Review Summary: A Nine Inch Nails album for just about everybody.1 of 1 thought this review was well written
In high school, there were a select handful of albums that I considered "go to albums" for driving around with a car load of random people. These albums were necessary, as being one of the only kids in my small, literally middle-of-nowhere hometown with a reliable mode of transportation meant that I would be subjected to a number of awkward social situations in my car with unlikely assortments of my peers- situations that would only be made worse with disagreeable music in the background. Since most of my classmate's musical tastes consisted mainly of country and mainstream hip-hop, my alternative rock tastes were often scrutinized and frowned upon, and since I was too stubborn to give up listening to music I liked while in my own car, these go to albums existed as a sort of compromise between two differing parties. Even though I was usually more in the mood for the epic, brooding soundscapes of The Fragile or the raging, industrial grittiness of The Downward Spiral when it came to NIN back then, "With Teeth" served my needs for these situations perfectly. It's an album full of catchy, enjoyable rock songs that can easily appeal to the ears of just about anyone- even my own father, whose musical tastes couldn't be more different from my own, can dig "The Hand That Feeds"- and still manages to contain enough moments of depth to keep even the most hardcore NIN fans happy.
It's important to forget the negative connotations that come with calling "With Teeth" a compromise for a minute, though, and appreciate the album for what it is in comparison to the rest of the NIN catalogue. One of the most obvious things that Trent Reznor has demonstrated about himself as a musician throughout his career is that he is not okay with making the same album twice, and while there isn't a clear process of "evolution" from album to album, each new record certainly explores a different musical territory than its predecessor. "Pretty Hate Machine" showcases the clearest elements elements of Reznor's pop roots, while "Broken" is an enraged EP that kicks the heaviness up... oh, 10 or 15 notches. "The Downward Spiral" is a masterful excursion into chaotic Industrial darkness, while "The Fragile" is the most organic sounding album that Reznor has ever had a hand in. So, while it's in danger of being seen as a regression of Reznor's artistry, "With Teeth" really does take the NIN sound into previously untapped territory, and that willingness to avoid redundancy is a big part of what makes Reznor such an appealing artist.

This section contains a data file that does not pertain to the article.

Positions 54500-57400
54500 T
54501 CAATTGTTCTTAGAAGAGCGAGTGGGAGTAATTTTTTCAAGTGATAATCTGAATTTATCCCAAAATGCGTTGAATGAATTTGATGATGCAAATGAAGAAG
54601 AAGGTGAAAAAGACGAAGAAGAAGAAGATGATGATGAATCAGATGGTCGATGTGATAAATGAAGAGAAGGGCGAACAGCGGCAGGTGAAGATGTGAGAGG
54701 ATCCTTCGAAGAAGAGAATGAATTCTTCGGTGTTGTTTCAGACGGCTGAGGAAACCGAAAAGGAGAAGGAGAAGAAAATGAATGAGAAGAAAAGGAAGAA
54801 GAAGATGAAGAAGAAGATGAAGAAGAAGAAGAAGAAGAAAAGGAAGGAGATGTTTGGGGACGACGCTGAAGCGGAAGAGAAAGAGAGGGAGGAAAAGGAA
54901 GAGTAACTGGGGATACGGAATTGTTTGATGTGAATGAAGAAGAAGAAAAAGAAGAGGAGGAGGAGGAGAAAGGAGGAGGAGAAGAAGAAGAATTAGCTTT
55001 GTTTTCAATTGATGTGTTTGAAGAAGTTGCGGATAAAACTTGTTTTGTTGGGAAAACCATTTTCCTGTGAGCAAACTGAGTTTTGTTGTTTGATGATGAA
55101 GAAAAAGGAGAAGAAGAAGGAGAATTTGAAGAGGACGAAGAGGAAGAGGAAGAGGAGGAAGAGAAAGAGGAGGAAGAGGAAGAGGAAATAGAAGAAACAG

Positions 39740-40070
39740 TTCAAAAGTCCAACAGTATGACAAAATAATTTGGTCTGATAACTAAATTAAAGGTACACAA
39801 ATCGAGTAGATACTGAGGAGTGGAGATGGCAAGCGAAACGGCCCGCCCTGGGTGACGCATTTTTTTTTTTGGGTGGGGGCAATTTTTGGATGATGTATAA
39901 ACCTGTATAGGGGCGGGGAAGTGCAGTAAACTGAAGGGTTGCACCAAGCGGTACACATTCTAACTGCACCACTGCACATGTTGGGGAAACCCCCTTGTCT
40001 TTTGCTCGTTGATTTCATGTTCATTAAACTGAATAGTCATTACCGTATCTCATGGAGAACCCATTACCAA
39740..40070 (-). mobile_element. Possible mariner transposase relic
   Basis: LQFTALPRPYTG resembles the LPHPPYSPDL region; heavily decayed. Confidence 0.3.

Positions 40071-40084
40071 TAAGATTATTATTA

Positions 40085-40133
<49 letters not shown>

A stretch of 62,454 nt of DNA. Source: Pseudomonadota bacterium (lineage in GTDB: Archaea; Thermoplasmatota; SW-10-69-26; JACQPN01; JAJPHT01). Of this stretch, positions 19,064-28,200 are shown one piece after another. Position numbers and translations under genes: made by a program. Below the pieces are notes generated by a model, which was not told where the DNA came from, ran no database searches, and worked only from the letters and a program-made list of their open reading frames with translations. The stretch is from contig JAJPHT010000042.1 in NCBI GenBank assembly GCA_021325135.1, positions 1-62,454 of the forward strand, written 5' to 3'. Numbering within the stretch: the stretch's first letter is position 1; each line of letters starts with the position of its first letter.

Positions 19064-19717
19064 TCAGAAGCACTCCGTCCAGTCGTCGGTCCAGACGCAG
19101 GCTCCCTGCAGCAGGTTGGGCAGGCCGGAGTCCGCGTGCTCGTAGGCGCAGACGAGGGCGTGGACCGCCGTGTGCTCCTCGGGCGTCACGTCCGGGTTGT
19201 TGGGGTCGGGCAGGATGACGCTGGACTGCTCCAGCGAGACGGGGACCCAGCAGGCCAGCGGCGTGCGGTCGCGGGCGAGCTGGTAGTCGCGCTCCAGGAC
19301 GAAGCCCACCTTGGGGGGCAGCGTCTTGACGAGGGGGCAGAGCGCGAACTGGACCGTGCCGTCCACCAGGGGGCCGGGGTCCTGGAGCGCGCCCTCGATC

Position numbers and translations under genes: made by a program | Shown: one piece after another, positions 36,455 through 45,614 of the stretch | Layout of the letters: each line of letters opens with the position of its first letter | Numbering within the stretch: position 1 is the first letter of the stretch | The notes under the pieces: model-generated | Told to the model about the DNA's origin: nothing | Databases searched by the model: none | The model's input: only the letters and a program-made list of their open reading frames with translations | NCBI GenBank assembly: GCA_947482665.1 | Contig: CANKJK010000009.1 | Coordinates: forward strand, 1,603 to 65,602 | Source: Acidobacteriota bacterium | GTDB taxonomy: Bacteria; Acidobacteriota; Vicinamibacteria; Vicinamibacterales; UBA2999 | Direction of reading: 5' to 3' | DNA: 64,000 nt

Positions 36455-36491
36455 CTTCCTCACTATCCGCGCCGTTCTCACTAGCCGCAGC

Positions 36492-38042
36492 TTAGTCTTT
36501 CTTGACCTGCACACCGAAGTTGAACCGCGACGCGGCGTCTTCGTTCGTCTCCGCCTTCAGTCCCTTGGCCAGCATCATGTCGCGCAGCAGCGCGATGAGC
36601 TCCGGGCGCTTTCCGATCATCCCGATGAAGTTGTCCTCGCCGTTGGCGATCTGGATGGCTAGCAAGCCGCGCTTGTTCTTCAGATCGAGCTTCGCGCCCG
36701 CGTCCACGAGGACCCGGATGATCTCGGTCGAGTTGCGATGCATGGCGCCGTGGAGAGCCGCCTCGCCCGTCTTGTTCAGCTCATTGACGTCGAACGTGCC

Luckily for us, even though the fairly straightforward, radio-ready rock sound "With Teeth" champions might be a bit more surface-level than what its brethren have to offer, it's an incredibly well-executed effort that contains several of the band's finest moments. Take, for instance, the progressive, beat-driven opener, "All The Love In The World," which begins as sparse, minimalistic song with whispered vocals, before eventually evolving into a grand, piano-heavy spectacle that proudly puts one of Trent's finest, most beautiful vocal melodies on display. It's an utterly transfixing song that works to full effect as an opener. Other highlights include "The Collector", where Dave Grohl makes his presence on the drums very clearly felt, "Sunspots", which boasts a dark, slithering, and infectious bassline, "The Line Begins To Blur", a dynamic song that combines the album's grittiest industrial moments with its most pristine, and "Right Where It Belongs", which concludes the album perfectly and is perhaps the most beautiful and poignant NIN song that isn't named "Hurt". All of these album highlights combine with a slew of radio hits and a few other worthy tracks (only the rocking "Getting Smaller" feels like it should have been relegated to the B-sides) to create a very enjoyable experience that has easily the most mass appeal of any NIN album. No, this isn't the NIN album that I would bring with me to a deserted island, but it is a strong effort from Reznor that certainly has an important spot in the NIN discography. 3.5/5 Stars.